In case you missed it, the essay below (which originally appeared here) does a great job of explaining the outrageous nature of the ongoing blockade of Judge Merrick Garland and numerous other Obama judicial nominees by the GOP majority in the U.S. Senate — a blockade in which both of North Carolina’s senators — Richard Burr and Thom Tillis — continue to play a sadly prominent role.
The Need for a Reflective Judiciary Demands a Return to Normal Order
By Danyelle Solomon and Michele Jawando
Fifty-two federal judicial nominees are currently waiting for Senate action, underscoring congressional gridlock and the need to put people before politics.
Edward Stanton III, the highly respected African American U.S. attorney for the Western District of Tennessee, has been waiting for more than a year for the U.S. Senate to vote to confirm him as a federal judge. Despite his stellar record and bipartisan support, it is looking less and less likely that the Senate will confirm him before the year is out. Unfortunately, Stanton’s story has become the norm rather than an exception.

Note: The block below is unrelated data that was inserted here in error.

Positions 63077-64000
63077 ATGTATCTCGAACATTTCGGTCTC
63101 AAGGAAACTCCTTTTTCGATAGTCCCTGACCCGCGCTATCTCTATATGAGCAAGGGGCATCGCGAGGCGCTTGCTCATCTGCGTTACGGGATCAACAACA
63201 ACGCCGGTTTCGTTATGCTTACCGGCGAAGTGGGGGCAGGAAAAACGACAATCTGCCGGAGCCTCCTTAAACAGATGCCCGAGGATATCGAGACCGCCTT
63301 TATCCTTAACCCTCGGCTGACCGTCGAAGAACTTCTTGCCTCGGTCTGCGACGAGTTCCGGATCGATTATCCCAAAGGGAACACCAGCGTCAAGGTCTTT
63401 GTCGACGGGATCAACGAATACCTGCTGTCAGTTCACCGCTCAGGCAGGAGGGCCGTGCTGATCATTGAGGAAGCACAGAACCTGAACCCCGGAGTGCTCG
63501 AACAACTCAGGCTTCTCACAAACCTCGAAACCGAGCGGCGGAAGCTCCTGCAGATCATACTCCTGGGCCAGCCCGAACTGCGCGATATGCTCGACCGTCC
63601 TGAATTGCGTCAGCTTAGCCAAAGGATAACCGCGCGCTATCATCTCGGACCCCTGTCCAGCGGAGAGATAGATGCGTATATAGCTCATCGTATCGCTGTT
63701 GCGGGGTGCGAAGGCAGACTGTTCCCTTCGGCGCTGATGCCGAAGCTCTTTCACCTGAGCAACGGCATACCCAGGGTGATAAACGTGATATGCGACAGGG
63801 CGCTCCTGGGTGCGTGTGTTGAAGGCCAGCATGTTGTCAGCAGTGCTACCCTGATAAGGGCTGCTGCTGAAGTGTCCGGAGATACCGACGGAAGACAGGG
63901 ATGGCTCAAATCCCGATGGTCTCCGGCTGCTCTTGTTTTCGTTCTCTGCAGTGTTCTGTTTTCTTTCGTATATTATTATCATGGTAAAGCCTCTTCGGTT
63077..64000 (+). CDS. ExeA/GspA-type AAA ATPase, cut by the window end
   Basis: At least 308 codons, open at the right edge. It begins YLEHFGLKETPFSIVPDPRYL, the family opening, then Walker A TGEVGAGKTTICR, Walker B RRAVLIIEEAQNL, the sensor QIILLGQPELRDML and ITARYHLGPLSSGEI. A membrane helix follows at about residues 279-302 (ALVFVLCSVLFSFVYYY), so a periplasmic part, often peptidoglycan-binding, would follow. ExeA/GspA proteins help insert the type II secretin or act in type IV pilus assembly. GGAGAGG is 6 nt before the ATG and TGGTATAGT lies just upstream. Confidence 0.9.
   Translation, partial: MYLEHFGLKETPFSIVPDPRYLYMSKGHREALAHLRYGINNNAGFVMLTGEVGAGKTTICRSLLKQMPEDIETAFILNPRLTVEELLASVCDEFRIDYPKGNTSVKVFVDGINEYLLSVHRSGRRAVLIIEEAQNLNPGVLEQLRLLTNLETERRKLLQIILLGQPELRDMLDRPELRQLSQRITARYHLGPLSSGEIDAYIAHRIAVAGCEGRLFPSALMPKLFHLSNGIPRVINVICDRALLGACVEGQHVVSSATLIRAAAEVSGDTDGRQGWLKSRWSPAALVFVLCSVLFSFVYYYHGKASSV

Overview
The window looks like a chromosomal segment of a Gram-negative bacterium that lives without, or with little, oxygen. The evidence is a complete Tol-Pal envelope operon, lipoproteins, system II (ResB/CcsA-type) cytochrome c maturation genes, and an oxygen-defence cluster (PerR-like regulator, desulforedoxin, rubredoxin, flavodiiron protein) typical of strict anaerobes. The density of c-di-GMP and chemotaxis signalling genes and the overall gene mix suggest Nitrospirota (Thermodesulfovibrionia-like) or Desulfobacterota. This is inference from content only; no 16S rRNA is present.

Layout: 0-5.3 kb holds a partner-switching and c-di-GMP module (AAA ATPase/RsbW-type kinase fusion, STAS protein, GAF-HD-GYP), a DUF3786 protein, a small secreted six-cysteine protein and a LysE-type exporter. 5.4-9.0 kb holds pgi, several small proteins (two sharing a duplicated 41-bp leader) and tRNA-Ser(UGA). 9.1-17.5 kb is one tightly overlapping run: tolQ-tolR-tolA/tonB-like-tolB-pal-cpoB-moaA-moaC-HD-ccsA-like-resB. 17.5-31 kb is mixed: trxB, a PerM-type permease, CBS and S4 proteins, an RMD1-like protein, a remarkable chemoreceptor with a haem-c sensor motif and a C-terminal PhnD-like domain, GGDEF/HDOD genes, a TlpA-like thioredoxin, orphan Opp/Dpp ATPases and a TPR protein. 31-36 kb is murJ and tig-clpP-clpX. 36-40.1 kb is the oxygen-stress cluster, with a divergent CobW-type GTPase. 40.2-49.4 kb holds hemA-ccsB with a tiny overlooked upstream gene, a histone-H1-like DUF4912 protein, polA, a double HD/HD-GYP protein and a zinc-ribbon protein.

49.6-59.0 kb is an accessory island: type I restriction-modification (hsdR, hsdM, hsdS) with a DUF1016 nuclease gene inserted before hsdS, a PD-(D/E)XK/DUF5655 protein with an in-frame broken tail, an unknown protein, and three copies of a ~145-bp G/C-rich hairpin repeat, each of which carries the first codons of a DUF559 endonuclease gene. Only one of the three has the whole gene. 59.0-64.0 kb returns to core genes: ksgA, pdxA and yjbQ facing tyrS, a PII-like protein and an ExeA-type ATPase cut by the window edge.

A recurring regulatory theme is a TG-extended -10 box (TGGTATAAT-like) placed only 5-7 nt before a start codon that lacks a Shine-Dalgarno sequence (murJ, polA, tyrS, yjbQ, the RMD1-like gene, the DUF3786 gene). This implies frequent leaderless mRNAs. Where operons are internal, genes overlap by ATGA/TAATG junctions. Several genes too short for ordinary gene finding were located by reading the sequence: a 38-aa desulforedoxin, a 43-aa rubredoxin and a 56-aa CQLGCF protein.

The president nominates judicial candidates with the advice and consent of senators. The U.S. Senate Committee on the Judiciary—chaired by Sen. Chuck Grassley (R-IA) and comprising senators from both parties—is responsible for reviewing nominees’ credentials, making evaluations of their records, and then voting on their nominations before sending nominees forward for full consideration before the Senate. This process used to work more smoothly, with just a few months being the average wait time between nomination and confirmation. That is no longer the case, with confirmations now regularly taking more than a year.
To have a fully functioning judicial system, courts need judges. And for courts to maintain their legitimacy with the public, judges must reflect the populations they serve. As much as judges strive for fairness, judges’ backgrounds’ can affect their decisions and the public’s acceptance of their decisions. A 2014 Rasmussen Reports poll found that 84 percent of black voters and 56 percent of other voters of color consider the justice system to be unfair to black and Hispanic Americans. Without more equal representation on the bench, that number will just continue to grow. Read more